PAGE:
Southampton Memorial Hospital and East Pavilion have been facing severe cuts in Medicaid funding because of the state’s worst budget shortfall in years, David Fuller, the hospital’s CEO, wrote in a Tidewater News guest column on Feb. 15.
“Cuts of this magnitude could cripple health care access in communities for all of us,” he wrote.
Some of the ARRA money may stave off those cuts.
“We are very pleased that we have been able to avoid catastrophic reductions in this vital safety net health program,” Fuller said Thursday. “Instead of the possibility of a 50 percent of cost in reimbursements in Medicaid, we will experience a change from 75 percent of cost to 72 percent of cost when inflation is factored into the process.”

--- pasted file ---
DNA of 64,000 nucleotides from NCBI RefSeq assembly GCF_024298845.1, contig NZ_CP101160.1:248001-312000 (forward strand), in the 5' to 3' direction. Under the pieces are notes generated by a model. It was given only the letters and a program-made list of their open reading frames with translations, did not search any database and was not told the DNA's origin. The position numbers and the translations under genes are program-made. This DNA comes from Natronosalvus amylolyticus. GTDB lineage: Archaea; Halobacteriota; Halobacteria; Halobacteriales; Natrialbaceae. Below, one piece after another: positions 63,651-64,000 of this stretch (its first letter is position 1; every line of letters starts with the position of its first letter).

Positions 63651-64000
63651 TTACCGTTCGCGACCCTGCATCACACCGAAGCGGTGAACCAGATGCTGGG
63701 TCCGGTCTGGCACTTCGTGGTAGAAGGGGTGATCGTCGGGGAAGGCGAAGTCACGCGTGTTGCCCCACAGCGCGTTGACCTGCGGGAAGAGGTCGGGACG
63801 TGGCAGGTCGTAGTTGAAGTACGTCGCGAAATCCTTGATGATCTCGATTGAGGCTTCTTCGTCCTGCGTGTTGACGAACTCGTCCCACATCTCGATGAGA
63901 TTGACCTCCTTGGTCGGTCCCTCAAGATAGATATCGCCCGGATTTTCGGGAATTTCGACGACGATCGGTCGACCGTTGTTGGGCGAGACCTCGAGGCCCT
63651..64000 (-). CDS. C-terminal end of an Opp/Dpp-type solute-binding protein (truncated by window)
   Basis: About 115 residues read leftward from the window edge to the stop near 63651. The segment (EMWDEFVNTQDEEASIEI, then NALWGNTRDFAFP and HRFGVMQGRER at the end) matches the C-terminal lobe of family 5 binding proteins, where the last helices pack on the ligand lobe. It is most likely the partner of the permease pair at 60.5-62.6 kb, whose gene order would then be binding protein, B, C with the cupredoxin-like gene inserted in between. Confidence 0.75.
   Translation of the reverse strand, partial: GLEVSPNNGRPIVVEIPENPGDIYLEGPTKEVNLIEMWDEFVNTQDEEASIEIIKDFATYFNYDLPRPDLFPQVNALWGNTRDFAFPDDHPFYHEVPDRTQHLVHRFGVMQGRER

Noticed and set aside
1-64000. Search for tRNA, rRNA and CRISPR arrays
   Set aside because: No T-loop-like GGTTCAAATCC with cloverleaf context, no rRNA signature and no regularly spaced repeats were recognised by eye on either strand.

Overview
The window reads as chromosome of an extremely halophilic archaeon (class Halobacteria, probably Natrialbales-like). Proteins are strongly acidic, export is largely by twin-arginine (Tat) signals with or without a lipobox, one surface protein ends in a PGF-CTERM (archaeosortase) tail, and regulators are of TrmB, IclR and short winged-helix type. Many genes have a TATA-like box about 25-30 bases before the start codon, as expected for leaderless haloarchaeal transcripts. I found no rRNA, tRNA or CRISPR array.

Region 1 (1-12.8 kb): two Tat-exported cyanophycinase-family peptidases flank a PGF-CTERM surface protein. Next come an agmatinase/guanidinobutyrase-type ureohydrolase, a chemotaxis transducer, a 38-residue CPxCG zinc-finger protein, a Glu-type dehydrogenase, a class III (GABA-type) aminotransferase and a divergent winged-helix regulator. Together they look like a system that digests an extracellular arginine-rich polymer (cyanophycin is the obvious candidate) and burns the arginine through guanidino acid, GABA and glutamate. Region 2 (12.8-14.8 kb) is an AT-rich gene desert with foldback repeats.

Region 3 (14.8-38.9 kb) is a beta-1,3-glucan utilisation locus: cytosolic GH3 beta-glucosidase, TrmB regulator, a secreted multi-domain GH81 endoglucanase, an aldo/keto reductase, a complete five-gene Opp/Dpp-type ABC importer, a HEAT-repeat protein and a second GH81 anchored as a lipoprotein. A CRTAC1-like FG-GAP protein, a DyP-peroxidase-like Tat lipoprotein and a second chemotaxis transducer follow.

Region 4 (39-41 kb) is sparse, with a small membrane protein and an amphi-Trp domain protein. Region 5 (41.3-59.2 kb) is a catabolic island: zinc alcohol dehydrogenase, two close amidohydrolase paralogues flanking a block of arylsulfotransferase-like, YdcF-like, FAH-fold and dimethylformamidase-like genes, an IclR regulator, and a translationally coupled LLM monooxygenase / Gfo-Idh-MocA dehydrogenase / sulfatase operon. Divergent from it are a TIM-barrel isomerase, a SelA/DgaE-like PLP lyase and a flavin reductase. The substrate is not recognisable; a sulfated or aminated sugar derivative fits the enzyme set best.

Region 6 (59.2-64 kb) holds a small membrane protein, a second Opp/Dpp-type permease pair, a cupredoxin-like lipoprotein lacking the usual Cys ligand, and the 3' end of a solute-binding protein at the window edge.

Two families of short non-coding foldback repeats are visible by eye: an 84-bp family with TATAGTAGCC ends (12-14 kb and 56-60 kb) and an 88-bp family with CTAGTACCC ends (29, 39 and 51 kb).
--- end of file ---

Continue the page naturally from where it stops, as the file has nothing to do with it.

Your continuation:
Fuller said the solution is short-term and should carry SMH into 2011.
“Rest assured that, at that time, we will be returning to this subject matter once again for a permanent solution,” he said.
First-time homebuyers who purchase a new home before Dec. 31 will be eligible for an $8,000 tax credit through ARRA.
Mortgage banker Drew Edwards of Southern Trust Mortgage Co. in Franklin said, “I think it’s definitely an incentive to buy, but I believe it would have been a better idea to give those first-time buyers the $8,000 for their down payment instead of having to wait and get it back at the end of the year.”
ARRA includes allocations for infrastructure and economic development, including $46 billion for transportation projects, $6.4 billion for clean and drinking water projects and $7 billion to bring broadband Internet service to underserved areas.